DES MOINES, Iowa | Politics and religion have collided at a Burlington church after pamphlets encouraging voters to remove an Iowa Supreme Court justice were made available at a Sunday service.
A woman who attended the City Church service on Sept. 30 told a pastor she believed it was illegal for a church to display material that promotes specific political action. That pastor told her it wasn't illegal, and in an Oct. 7 sermon another pastor, Steve Youngblood, castigated her for raising objections about the pamphlets that back the removal of Justice David Wiggins.
"Don't call yourself a Christian and do that," Youngblood said in the sermon. "We need to draw a line in the sand. We need to begin to say that at City Church this is how we're going to be."
Under a 1954 federal law, it is illegal for tax-exempt organizations, including churches, to promote political candidates or ballot issues. Those who violate the law can lose their tax exempt status, which allows tax deductions on money given to a church and allows a church to avoid paying property taxes.
The woman who objected to the pamphlet contacted the Facebook page of Vote Yes To Retain Iowa Supreme Court Justices on Oct. 3, and a complaint was filed with the Internal Revenue Service on Oct. 10, alleging the church is involved in a political campaign.
An IRS spokesman declined to comment Friday.
"The IRS is prohibited by law from commenting on any specific taxpayer or entity," spokesman Christopher Miller wrote in an email response to The Associated Press.
In his Oct. 7 sermon, the audio of which was posted online, Youngblood speaks of the woman who complained, saying he'd "like to slap her" and that her husband should rise up and "correct her."
"What makes me madder is that this person's husband won't correct them," he said. "I don't like rebellious women. I don't like rebellious men, either. They're even worse."
Youngblood then told the 150 people attending the service that the pamphlets are available, and he encouraged them to pick one up.
City Church services are held in the ballroom of the Hotel Burlington, a former downtown hotel converted into an apartment building.
Youngblood said Friday that a church member placed the pamphlets on a table in the foyer, outside the ballroom.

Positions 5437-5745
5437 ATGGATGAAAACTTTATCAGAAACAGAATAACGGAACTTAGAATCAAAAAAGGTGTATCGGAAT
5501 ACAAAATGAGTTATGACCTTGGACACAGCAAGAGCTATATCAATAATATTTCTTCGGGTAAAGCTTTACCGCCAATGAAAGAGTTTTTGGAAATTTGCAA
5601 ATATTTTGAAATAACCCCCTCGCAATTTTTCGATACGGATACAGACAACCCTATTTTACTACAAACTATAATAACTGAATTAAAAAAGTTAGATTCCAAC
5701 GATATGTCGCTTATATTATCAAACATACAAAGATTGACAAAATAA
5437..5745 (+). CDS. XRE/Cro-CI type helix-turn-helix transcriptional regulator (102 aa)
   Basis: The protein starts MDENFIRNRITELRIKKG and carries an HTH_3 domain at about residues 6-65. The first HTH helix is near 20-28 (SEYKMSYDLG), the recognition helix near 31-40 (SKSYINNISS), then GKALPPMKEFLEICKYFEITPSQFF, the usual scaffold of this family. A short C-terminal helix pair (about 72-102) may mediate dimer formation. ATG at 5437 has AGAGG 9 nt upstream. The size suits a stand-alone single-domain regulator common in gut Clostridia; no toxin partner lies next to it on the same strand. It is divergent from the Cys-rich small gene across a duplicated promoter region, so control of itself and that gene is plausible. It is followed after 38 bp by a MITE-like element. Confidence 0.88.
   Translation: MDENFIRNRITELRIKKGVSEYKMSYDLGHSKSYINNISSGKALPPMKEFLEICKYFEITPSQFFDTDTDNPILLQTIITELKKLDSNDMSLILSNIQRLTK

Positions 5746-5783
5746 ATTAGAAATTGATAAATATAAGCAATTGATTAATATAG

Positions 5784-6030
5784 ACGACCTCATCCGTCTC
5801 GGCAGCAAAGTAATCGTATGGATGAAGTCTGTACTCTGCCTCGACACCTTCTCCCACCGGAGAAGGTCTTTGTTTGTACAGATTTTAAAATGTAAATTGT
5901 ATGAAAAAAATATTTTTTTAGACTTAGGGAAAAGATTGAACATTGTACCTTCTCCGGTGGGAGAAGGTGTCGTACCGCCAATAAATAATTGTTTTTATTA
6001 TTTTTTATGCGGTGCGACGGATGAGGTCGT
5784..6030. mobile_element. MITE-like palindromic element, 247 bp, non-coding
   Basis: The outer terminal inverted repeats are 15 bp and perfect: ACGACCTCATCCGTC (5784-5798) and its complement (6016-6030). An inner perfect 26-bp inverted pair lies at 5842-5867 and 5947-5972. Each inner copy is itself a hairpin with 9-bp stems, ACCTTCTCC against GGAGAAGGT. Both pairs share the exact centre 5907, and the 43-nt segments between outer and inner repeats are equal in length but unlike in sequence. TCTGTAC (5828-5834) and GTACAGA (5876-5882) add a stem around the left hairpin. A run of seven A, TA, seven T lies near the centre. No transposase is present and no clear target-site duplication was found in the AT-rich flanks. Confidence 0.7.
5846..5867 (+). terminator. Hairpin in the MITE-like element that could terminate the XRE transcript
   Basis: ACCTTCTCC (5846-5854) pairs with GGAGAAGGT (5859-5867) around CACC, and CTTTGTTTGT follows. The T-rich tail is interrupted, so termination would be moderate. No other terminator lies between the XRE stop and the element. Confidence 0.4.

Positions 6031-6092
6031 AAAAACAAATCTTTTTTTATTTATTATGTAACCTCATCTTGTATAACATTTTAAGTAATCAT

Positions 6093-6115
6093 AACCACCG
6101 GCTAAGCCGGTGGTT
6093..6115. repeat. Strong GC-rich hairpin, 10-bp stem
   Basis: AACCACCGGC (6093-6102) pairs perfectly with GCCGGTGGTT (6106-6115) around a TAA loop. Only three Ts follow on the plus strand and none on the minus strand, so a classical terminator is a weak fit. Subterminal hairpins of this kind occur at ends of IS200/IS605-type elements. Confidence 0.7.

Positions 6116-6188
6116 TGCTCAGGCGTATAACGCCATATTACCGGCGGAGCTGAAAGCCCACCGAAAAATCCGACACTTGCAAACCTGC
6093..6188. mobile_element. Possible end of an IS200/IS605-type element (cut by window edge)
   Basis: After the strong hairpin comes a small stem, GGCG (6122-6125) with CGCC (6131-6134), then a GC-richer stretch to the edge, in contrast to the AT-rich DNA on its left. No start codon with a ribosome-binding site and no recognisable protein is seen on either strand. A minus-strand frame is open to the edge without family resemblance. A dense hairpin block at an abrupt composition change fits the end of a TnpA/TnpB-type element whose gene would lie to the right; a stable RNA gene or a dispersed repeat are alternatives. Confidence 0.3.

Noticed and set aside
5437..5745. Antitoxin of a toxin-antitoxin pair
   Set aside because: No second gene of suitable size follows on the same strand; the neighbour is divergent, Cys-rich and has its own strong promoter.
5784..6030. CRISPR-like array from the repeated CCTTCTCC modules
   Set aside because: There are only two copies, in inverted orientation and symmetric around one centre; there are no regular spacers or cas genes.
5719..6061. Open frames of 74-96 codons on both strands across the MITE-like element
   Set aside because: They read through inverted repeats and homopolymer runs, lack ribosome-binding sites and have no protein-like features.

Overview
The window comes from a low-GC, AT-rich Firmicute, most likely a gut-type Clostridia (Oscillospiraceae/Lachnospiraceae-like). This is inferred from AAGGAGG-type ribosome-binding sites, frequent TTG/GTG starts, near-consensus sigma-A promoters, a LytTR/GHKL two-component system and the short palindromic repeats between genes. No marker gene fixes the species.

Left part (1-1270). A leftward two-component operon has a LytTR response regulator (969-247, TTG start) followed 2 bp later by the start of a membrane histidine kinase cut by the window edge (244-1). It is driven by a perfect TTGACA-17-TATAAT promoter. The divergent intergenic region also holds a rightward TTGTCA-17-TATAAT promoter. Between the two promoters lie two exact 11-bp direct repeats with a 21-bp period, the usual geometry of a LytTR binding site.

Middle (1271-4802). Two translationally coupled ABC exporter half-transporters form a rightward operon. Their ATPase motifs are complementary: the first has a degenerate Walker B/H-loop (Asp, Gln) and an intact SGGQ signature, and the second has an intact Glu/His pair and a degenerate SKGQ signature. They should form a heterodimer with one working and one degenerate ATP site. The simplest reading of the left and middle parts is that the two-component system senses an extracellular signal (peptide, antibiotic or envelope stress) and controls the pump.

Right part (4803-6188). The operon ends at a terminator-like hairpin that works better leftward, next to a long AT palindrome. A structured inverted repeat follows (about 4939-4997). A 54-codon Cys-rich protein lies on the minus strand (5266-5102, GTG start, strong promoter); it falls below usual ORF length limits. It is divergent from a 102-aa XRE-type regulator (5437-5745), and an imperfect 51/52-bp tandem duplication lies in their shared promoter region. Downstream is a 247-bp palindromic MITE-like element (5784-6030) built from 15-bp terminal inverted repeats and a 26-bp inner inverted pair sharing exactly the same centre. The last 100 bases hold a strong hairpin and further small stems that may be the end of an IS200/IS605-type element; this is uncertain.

Youngblood said the pamphlets, which encouraged people to vote against retaining Wiggins in the Nov. 6 election, were not distributed in church and the church wasn't advising church members on the issue. Social conservative groups have mounted a statewide campaign to remove Wiggins because he joined a unanimous 2009 ruling that found a law banning same-sex marriage violated the Iowa Constitution.
A similar effort sparked by the same ruling succeeded in removing three other justices in the 2010 election.
Although the church didn't initially address the issue, pastors are now.
"Actually we weren't but it wouldn't bother me to do it. I would have. In fact if you heard the sermon, I held it up and said here it is, go get it," Youngblood said. "I'm not going to be bullied. I'm not going to be intimidated. I'm not intentionally breaking the law."
He said the church has been contacted by a legal group that has offered to represent it for free if it's challenged by the IRS.
Youngblood said it's a coincidence that the issue arose about the same time as a national push to overturn the restrictions on churches advocating for candidates or ballot measures.
That effort is sponsored by the Alliance Defending Freedom, a Scottsdale, Ariz.-based organization that sponsored its fifth annual Pulpit Freedom Sunday event on Oct. 7. The group said 1,600 pastors across the country signed up to present "biblical perspectives on the positions of electoral candidates." The group said it hopes to eventually go to court to have the law struck down as unconstitutional because it believes the law violates preachers' free speech rights.
Youngblood said he is not part of that effort and wasn't trying to create controversy.
"I'm just saying in this particular church we're going to make a stand for what's right and against what's wrong and we're not going to be bullied by an individual or by a government," he said.
After contacting the Vote Yes To Retain Iowa Supreme Court Justices group, the woman who objected to the pamphlets was referred to the Interfaith Alliance of Iowa, a nonprofit group that defends religious freedom and supports the right to same-sex marriage. Though she initially said she would be willing to be interviewed, she changed her mind when contacted by the AP on Friday. She said the stress from the situation has caused her health issues and she didn't want to talk further.
"The woman who blew the whistle on all this feels unable to talk to the press because that sermon was so intimidating and humiliating," said the Rev. Jane Willan, minister at Zion United Church of Christ in Burlington, who has talked with the woman and her husband.
Willan filed a complaint with the IRS on Oct. 10 alleging the church is involved in a political campaign.
Interfaith Alliance Executive Director Connie Ryan Terrell said she has grave concerns about the church's actions, including Youngblood's sermon.
"He read from that pamphlet during the sermon and encouraged people to pick it up after church and in my opinion that is a direct violation of the law, which prohibits houses of worship and nonprofits from endorsing candidates," she said.